Man died at accident blackspot where TfL had failed to take action

Coroner attacks transports chiefs for lack of action before Mark Welsh's death

Thursday, 21st December 2017 — By William McLennan


Mark Welsh

A CORONER has slammed Transport for London for taking an “inordinately long time” to make safety improvements at an accident blackspot after a man was killed by a lorry at a junction that has been waiting for more than a decade for a pedestrian crossing to be installed.

Mark Welsh was crossing Dukes Road when he was hit by a lorry that was turning left out of Euston Road at around 9.30am on July 6. The 55-year-old suffered devastating injuries that killed him instantly, St Pancras Coroner’s Court heard on Monday.

After hearing that plans to make the crossing safer had been under discussion since 2003, coroner Mary Hassell said she would be writing to TfL to call for urgent action. Karen Dove, director of system management at Unison, said that the union have had grave concerns about the junction following a number of “near-misses” after they moved to their new HQ opposite in 2011.

They repeatedly called on TfL to act, she said, adding: “Our fear had always been that there would be a fatality and we wanted to avoid that.” Unison were told that any changes would likely lead to traffic jams, which may create risks for pedestrians and cyclists at other junctions.

Ms Dove told the court: “We were concerned, I think, that traffic flow has been put ahead of pedestrian safety.”

Katherine Abraham, a project manager at TfL, said that 14 people had been injured at the crossroads in the past three years. She said pedestrian safety was “very much up their within our priorities” but added that Euston Road “keeps the London economy going” and this has to be balanced against making it “as safe as possible for people to cross the road”. Ms Abraham added: “We are working hard towards trying to identify improvements.”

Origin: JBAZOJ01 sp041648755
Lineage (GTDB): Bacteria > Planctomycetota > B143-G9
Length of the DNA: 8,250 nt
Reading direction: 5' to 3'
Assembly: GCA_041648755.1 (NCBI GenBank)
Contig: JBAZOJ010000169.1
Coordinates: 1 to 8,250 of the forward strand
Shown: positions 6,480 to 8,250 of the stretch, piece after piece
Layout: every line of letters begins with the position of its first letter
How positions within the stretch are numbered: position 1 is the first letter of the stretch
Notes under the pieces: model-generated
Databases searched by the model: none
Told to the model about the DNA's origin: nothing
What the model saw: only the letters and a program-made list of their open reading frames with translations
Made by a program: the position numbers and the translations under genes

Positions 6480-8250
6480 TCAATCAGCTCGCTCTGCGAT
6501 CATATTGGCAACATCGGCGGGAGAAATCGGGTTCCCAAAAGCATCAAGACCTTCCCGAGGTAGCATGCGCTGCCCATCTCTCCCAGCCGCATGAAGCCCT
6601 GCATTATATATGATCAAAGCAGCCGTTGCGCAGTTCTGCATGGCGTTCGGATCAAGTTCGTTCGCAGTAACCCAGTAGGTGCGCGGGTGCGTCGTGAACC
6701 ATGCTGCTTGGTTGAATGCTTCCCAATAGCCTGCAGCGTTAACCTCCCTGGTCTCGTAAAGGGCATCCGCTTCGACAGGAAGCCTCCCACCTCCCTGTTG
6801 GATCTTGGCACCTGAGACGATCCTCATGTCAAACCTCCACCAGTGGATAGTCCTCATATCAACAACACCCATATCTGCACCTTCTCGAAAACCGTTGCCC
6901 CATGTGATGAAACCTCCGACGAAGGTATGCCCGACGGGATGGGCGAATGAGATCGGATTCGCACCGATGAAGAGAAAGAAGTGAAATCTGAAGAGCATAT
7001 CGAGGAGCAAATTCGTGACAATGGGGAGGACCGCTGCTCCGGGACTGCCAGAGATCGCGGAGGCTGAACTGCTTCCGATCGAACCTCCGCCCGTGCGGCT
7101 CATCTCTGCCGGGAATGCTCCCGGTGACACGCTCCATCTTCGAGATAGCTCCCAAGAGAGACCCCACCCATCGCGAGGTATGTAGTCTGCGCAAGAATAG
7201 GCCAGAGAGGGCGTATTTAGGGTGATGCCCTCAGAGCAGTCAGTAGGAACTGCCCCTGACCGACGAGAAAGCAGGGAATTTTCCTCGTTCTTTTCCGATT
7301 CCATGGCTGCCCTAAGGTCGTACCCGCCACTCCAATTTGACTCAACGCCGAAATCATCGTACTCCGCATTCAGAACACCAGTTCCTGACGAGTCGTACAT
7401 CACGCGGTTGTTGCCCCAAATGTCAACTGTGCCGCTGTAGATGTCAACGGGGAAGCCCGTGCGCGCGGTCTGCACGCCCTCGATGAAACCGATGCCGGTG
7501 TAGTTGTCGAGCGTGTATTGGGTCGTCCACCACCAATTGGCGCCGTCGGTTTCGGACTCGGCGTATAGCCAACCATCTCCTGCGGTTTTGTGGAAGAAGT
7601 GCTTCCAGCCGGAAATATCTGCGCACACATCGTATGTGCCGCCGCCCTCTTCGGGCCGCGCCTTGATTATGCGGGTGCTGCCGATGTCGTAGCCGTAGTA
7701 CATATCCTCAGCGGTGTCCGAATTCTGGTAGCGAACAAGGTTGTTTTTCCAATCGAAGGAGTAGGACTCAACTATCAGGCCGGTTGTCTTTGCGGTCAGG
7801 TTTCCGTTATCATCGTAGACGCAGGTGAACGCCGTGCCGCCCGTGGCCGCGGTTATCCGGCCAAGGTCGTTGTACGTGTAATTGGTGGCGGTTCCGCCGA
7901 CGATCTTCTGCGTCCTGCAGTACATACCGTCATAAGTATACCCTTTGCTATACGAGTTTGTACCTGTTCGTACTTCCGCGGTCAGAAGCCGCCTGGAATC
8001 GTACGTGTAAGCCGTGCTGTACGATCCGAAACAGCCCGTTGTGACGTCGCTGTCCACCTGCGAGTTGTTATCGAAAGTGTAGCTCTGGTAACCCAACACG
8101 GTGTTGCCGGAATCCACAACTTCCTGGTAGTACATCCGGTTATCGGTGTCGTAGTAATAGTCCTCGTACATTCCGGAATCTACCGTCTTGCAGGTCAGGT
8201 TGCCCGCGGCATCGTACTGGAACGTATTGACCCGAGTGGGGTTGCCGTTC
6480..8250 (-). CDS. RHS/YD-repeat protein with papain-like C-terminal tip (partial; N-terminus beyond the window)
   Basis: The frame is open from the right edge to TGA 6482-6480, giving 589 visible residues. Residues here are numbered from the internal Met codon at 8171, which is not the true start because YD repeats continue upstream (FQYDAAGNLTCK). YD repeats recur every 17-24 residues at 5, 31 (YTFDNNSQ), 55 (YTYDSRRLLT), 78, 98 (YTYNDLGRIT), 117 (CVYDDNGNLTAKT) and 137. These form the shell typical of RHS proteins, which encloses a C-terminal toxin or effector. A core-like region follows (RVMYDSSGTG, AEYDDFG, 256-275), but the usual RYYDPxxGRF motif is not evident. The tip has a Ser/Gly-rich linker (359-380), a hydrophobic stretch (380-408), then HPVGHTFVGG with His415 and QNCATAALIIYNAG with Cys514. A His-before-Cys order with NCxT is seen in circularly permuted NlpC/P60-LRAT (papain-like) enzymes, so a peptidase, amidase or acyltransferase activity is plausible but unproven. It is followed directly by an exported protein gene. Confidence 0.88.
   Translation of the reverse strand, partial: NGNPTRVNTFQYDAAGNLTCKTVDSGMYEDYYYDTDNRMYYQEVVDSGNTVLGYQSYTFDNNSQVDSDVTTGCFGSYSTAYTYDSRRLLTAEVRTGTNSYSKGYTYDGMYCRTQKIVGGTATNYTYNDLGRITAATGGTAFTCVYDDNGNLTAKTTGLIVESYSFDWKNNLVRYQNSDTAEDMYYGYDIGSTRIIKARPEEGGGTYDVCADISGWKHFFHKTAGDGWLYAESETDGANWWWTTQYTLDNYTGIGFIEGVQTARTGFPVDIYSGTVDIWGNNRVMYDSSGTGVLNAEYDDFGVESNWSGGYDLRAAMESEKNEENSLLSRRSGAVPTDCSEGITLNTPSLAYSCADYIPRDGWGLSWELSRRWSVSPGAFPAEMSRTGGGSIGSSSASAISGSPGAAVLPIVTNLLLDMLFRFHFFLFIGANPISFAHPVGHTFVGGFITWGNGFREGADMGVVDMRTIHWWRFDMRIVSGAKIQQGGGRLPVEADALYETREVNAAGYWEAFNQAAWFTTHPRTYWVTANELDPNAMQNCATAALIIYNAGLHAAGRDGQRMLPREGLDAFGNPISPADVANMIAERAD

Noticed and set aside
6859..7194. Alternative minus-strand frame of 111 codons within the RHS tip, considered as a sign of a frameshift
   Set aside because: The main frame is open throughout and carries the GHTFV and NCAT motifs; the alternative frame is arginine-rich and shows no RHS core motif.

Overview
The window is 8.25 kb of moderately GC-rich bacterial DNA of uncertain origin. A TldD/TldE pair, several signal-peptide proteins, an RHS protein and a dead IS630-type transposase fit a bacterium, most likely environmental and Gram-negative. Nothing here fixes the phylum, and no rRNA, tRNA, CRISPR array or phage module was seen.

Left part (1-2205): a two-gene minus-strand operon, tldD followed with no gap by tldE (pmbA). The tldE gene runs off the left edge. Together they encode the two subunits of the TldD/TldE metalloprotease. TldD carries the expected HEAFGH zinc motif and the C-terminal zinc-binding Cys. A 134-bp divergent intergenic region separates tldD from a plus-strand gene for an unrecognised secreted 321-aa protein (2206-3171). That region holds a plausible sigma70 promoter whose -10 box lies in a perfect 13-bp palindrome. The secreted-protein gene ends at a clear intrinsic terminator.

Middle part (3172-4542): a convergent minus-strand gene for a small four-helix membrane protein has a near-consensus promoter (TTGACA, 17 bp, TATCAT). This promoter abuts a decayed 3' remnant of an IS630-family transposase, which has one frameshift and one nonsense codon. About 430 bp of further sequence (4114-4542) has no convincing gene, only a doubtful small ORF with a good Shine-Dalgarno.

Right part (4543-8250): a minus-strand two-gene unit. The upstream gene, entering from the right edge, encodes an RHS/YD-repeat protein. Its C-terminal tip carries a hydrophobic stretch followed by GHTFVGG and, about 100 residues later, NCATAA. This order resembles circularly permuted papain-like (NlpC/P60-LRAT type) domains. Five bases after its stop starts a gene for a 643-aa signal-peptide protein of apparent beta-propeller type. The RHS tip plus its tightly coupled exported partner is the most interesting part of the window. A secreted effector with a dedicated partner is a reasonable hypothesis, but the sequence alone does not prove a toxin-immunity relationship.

Ms Hassell responded: “Are you working hard? I don’t mean to be flippant, but Unison have been complaining about it for years. You undertook a feasibility study in 2013 and we are almost in 2018 and there is no plan. It doesn’t scream out that you are concerned about safety at the crossing and are doing something about it.”

Referring to the arrival of HS2, which is expected to bring extra commuters into Euston, and the Mayor’s commitment to increase the number of pedestrians and cyclists, Ms Hassell said: “We want our city to grow. We want our city to thrive. If we want all of that, we have to be ready for them [the extra pedestrians]. We have to make a safe environment. This junction appears to have been looked at for an inordinately long time without any action. It is such a shame when change is driven only by a death.”

Ms Hassell said she would send a report of her concerns to TfL bosses, adding: “I am going to raise the length of time that this has been looked at and ask TfL to do whatever they can to improve this and to do that quickly.”

Speaking outside court, Mr Welsh’s daughter, Charlotte, said: “The world is a much worse place without him.” She said her father, who had previously worked with the highways department at Lincolnshire Count Council, had “put public safety very high on his agenda”. She added: “Quite clearly that’s something that has not been happening in this area. I think unequivocally my father’s death could have been prevented by there being a pedestrian crossing.”

Mr Welsh’s sister, Caroline, said: “He has left five sisters that worshipped him. He was our big brother and I’m lost without him, but he loved life, so we will continue loving life too.”

Gareth Powell, TfL’s managing director of Surface Transport, said: “Our thoughts remain with the family and friends of Mark Welsh. We are now reviewing the Coroner’s conclusion and taking action to address all of the points raised.”

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